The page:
Teens using phonesChildren now spend more time with the media via Internet and mobile technology than they do with their family, in school, or sleeping.A 2012 a nationwide survey conducted by the Kaiser Family Foundation found that in just five years, media use has increased from 6 ½ to nearly 7 ½ hours a day in children between the ages of 8 and 18. As if this weren’t frightening enough, children also tend to be master multitaskers, using as many as three technological tools at once to browse through their digital lives.

With children’s use of the Internet and mobile technology spiking as much as it is, many parents are growing concerned about mobile and Internet child safety. Naturally, with these concerns in mind, parents want to know what they can do to help their children learn how to safely use the Internet and the technology that allows access to it.Consider using these 5 tips to help create a safe environment for your own children:

  1. Don’t just talk about using already available parental controls like the V-chips found in most TVs: turn them on. According to a survey by McAfee, four out of five parents actually fail to turn any parental control software they purchase or have in their household already, rendering it useless.
  2. Be aware with more than technology. The survey by McAfee also found that nearly a third of parents periodically left their kids alone when surfing, and almost half said they didn’t know if their kids even had social networking accounts. Physical monitoring of a child and maintaining open communication with children about what they do is an important part in keeping any child safe while online.
  3. Purchase an online filtering system – and use the ones already available to you. Filtering systems, commonly used in schools, are an important tool for anyone worried about their children’s Internet use at home. There are also a number of technological filters available for iPods. It just takes a quick Google search to find these award winning tools. Speaking of Google: make sure your child’s technological tool (ex. iPod) enforces safe searches on all popular search engines, and that this feature cannot be disabled by changing any search engine preferences.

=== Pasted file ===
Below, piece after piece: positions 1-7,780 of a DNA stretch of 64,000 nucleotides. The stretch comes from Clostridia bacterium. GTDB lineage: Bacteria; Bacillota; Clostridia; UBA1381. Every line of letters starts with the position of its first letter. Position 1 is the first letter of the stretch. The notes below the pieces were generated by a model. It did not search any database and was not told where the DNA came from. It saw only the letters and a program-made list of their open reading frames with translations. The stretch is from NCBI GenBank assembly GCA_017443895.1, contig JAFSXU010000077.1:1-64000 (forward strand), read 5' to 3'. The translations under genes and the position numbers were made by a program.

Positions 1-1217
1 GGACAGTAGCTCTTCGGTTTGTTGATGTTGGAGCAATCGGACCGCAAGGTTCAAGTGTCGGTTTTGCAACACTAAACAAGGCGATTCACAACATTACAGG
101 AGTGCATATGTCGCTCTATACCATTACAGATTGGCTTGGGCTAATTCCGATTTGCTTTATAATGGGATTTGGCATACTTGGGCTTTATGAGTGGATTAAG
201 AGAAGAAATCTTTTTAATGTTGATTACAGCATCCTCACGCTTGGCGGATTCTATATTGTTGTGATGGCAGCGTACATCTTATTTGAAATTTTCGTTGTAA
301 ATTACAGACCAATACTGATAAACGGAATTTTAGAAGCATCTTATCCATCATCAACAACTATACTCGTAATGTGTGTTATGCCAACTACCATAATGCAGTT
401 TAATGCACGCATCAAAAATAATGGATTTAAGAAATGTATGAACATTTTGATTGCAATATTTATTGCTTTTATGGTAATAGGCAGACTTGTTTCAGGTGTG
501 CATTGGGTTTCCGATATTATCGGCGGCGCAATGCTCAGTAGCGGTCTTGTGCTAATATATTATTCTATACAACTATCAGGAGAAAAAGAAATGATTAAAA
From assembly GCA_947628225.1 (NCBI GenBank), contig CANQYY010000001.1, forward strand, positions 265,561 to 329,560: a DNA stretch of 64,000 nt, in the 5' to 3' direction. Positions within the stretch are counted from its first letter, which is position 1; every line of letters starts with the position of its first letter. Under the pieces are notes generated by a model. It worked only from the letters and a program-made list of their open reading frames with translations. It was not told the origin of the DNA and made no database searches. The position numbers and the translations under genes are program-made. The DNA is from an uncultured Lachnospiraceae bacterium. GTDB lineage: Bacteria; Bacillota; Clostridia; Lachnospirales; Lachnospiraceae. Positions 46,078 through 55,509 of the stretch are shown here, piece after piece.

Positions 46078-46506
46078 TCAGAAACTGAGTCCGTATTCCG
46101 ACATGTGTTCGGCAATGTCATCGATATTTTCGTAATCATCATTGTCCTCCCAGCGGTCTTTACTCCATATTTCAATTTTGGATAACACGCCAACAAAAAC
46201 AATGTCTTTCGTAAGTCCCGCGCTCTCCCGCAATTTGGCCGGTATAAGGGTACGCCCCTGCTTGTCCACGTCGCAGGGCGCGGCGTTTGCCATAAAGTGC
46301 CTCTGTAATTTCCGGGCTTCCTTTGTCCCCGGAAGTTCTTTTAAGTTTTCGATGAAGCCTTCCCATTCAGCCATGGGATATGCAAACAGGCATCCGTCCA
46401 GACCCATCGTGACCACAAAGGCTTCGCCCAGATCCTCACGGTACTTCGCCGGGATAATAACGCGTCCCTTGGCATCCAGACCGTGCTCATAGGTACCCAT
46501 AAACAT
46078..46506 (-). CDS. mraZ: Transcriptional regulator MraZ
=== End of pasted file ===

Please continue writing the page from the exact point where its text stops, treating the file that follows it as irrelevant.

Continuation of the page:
4. Be aware of the backdoors children may use – and beat them too it. For example, while it’s possible to disable certain browsers or block websites on one browser on an iPod, children know how to download a new browser. In other words: block use on Safari, they use something like Firefox or Chrome. To prevent this, go to their iPod’s Settings menu, choose Restrictions, and turn off Safari, YouTube, Installing Apps and Location. You can also turn off the camera, if that is appropriate.
  5. Be aware of changes online – and be ready. This includes being ready for new inappropriate websites to pop up online, as well as knowing what parental tools work and which ones don’t. A few basic sub-tips for this section include:
  • Make sure your child-safe iPod browser constantly updates its list of threats automatically.
  • Make sure you – and your child’s iPod browser – use ratings from sites such as the Family Online Safety Institute's to choose which sites your kid can visit.

Above all, remember that as your children grow, your own online monitoring habits need to adapt over time. Parents will want mobile browsers that have various, increasing levels of web access for older kids; they will also want to prepare their children so they can one day handle their Internet and mobile safety entirely on their own.

Get started with a 7-day free trial of uKnowKids today in order to protect your kids. Pick up additional tips on protecting and teaching your young ones Internet safety skills during their childhood here.

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Steven Woda
Steve Woda is the co-founder and CEO of uKnow, and a leader in the Internet safety and security field for over 15 years. He frequently speaks on the topics of Internet and mobile security, ecommerce and information economics. You can follow Steve on Twitter or on his blog.